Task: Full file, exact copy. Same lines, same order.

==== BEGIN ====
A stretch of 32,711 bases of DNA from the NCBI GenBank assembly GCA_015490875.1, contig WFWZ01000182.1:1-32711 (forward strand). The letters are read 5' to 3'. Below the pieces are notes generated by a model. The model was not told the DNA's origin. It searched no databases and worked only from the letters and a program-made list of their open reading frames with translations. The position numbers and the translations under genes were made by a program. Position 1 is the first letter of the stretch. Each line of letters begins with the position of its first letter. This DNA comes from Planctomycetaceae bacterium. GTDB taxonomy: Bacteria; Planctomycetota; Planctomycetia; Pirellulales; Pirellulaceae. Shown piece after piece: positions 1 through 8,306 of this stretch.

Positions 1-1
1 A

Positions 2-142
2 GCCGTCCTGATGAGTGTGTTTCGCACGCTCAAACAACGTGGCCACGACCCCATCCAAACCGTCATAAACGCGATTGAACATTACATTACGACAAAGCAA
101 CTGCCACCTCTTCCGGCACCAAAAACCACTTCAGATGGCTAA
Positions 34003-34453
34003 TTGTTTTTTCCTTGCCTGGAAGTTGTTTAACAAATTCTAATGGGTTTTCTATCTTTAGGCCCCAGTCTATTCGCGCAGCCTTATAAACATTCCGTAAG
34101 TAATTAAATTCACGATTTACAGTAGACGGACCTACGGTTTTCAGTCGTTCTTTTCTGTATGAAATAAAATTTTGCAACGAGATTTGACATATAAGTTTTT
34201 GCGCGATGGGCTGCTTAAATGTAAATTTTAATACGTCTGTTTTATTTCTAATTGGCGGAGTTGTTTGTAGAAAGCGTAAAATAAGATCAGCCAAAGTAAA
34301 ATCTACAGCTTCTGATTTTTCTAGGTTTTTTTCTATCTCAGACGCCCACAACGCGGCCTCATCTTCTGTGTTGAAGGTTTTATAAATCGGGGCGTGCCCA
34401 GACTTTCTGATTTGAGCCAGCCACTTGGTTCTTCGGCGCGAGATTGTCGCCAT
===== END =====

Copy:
A stretch of 32,711 bases of DNA from the NCBI GenBank assembly GCA_015490875.1, contig WFWZ01000182.1:1-32711 (forward strand). The letters are read 5' to 3'. Below the pieces are notes generated by a model. The model was not told the DNA's origin. It searched no databases and worked only from the letters and a program-made list of their open reading frames with translations. The position numbers and the translations under genes were made by a program. Position 1 is the first letter of the stretch. Each line of letters begins with the position of its first letter. This DNA comes from Planctomycetaceae bacterium. GTDB taxonomy: Bacteria; Planctomycetota; Planctomycetia; Pirellulales; Pirellulaceae. Shown piece after piece: positions 1 through 8,306 of this stretch.

Positions 1-1
1 A

Positions 2-142
2 GCCGTCCTGATGAGTGTGTTTCGCACGCTCAAACAACGTGGCCACGACCCCATCCAAACCGTCATAAACGCGATTGAACATTACATTACGACAAAGCAA
101 CTGCCACCTCTTCCGGCACCAAAAACCACTTCAGATGGCTAA
Positions 34003-34453
34003 TTGTTTTTTCCTTGCCTGGAAGTTGTTTAACAAATTCTAATGGGTTTTCTATCTTTAGGCCCCAGTCTATTCGCGCAGCCTTATAAACATTCCGTAAG
34101 TAATTAAATTCACGATTTACAGTAGACGGACCTACGGTTTTCAGTCGTTCTTTTCTGTATGAAATAAAATTTTGCAACGAGATTTGACATATAAGTTTTT
34201 GCGCGATGGGCTGCTTAAATGTAAATTTTAATACGTCTGTTTTATTTCTAATTGGCGGAGTTGTTTGTAGAAAGCGTAAAATAAGATCAGCCAAAGTAAA
34301 ATCTACAGCTTCTGATTTTTCTAGGTTTTTTTCTATCTCAGACGCCCACAACGCGGCCTCATCTTCTGTGTTGAAGGTTTTATAAATCGGGGCGTGCCCA
34401 GACTTTCTGATTTGAGCCAGCCACTTGGTTCTTCGGCGCGAGATTGTCGCCAT